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Valentine Michael Smith is genetically a human. But he was born on Mars and he is now the only survivor of the first manned mission to Mars. When the second mission to Mars rescues him and brings him back to earth, they discover that is 100% Martian by culture, language, upbringing, education and understanding. They even discover that he has some exceptionally potent psychic abilities that, by human experience, are all but supernatural. Never having heard any human language and never having met a woman, he is a true "tabula rasa" when it comes to sex and sexuality, war and fighting, business, money and economics, religion and, indeed, all aspects of human culture and the cultural implications that are inherent in any of earth's many languages.
As if it wasn't enough that his arrival on earth caused a global sensation, the US government was aghast to come to the realization that a piece of earth-side legislation known as the Larkin Decision had the unforeseen implication that Valentine Michael Smith was not only the owner of Mars but also its sovereign. He was also the sole inheritor of the combined wealth of the entire crew of the first mission and, as a result, (despite having no knowledge of what money even meant) was now wealthy beyond imagining.
Events which transpired at Bethesda Naval Station, where Smith was housed after he first arrived on earth, conspired to place him under the watchful eyes of Gillian Boardman, a nurse at the hospital, Ben Caxton, a journalist, and Jubal Harshaw, an aging grumpy author with some definite ideas as to the rights and wrongs of the world. The novel, as you might imagine with this introduction, relates Michael Valentine Smith's journey through earth's culture, his reactions, his assimilation of the ideas and language of the earth and, ultimately, his proactive responses to what he has learned.
In the time of Timothy Leary, Haight-Ashbury, hippie culture, free love, flower children, "drop in, tune out", student protests against the Vietnam War, communal living and so on, it is little wonder that Stranger in a Strange Land, winner of the 1962 Hugo Award, became a much-loved cult classic. But, sadly, reading it almost 40 years later is to discover that Jubal Harshaw, one of the primary characters, is simply Heinlein's mouthpiece standing on a soapbox loudly spouting endless (and frankly outdated, dreary and boring) diatribes and opinions on organized religion, cults and churches (which, in Heinlein's mind, appear to be virtually indistinguishable one from the other), culture, language, imperialism, and, of course, sex and sexuality.
Certainly, Stranger in a Strange Land can be read with some interest because of its historical relevance to the period but it hasn't aged well at all. Modern readers born after the 60s will almost certainly find it both bizarre and quite tiresome. Even as a Heinlein fan who first read (and enjoyed) it shortly after its initial publication (and like other young people of the day was wont to ask my friends if they "grokked" the story), I found it a great disappointment today.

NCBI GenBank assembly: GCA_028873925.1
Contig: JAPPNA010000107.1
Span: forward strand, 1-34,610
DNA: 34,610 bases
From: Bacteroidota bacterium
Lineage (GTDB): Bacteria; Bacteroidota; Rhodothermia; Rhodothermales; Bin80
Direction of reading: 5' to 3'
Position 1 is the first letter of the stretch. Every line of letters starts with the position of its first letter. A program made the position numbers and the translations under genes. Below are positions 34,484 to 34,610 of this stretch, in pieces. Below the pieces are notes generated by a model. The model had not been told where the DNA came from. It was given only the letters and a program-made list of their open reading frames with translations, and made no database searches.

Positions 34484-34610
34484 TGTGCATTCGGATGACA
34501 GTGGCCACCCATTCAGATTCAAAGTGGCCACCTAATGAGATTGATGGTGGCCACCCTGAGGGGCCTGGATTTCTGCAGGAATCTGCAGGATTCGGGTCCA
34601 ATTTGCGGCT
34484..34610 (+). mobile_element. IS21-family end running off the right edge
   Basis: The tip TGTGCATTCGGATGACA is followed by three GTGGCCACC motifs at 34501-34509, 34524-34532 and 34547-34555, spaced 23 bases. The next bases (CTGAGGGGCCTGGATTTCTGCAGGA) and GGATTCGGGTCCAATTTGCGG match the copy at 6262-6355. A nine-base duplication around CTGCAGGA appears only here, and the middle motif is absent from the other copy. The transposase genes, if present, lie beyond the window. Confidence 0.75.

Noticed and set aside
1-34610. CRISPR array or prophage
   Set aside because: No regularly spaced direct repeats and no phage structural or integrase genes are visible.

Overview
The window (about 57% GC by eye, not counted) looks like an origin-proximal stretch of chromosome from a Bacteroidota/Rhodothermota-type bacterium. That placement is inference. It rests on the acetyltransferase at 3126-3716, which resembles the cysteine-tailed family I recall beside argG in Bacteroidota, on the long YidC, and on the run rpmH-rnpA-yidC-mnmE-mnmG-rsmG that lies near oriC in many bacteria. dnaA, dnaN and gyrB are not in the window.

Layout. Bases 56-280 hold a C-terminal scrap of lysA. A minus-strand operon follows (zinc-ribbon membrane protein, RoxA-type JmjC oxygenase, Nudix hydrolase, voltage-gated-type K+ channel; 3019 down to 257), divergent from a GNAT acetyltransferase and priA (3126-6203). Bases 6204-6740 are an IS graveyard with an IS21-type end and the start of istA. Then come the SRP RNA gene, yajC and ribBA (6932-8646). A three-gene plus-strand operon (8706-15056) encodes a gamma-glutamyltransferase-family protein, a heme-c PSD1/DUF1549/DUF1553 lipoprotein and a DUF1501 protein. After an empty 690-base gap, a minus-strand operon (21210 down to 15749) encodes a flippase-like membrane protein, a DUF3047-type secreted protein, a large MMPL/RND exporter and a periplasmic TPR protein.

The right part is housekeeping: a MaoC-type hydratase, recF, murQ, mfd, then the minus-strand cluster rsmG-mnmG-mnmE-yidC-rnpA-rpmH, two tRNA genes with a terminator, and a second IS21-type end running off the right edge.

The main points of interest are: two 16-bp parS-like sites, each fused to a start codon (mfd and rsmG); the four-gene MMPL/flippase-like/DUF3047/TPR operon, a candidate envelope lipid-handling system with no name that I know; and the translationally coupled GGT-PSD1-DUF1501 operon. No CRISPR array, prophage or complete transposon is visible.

Recommended only out of academic interest. I found it a tough slog to even finish it today.
Click here to buy Stranger in a Strange Land, by Robert A. Heinlein on Amazon
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|Comments on Stranger in a Strange Land, by Robert A. Heinlein|
|Posted by Joe Douglas on 8/13/2012|
|I strongly disagree, Paul. I have read SiaSL a dozen times now and everytime I view the story through different "glasses". I think it provides a great outsiders view on (human)cultural issues which will never be outdated. Born in '75 and strongly recommend my daughter, born '97, to read it.|
|Posted by Elizabeth Tame. on 1/10/2011|
|I am 19 years of age (1991, also after the 60's)
and absolutely love this book. There is so much to this book and so much to 'grok' from it.'Stranger in a Strange Land' is far from any sort of disappointment. I would certainly recommend this book.
|Posted by sarvis on 8/13/2010|
|Remember, u were how old when u read this? And now as a old man u change. As is life. We love this. U hippies did a few things right. DON'T MESS THEM UP!!!! (guttershark)|
|Posted by jon snow on 4/18/2010|
|I forgot to add. I am 24 years old, born 1985 (was born AFTER 1960) and I absolutely love this book.|
|Posted by Wendy on 2/4/2010|
|I disagree, Paul. I read the book 10 years ago and just read it again. Love it! I'm 37 years-old, by the way...would pass it on to others.|
|Posted by Pamela J. Dodd on 7/5/2009|
|Stranger in a Strange Land is one of my favorites. Oh, it is dated, as are many works published more than 40 years ago. Still, the characters are memorable, as are some of the questions posed within the story. Certainly, it took some courage to use a pseudo-mythological savior as a main character, even in the sixties. And the "fair witness" concept is one that could revolutionize the justice system.
Although I thought that some of Heinlein's later works were much better, Stranger in a Strange Land did hold my interest when I first read it, and I've re-read it a half-dozen times since then, without any loss if interest.
|Posted by von Darkmoor on 7/4/2009|
|Overall I must agree, Paul. I ranked it a three (1.5 stars) and mentioned some of your same points in my review 3 years ago at jasonmwaltz.com/thoughts/2006/10/25/stranger-in-a-strange-land-heinlein.|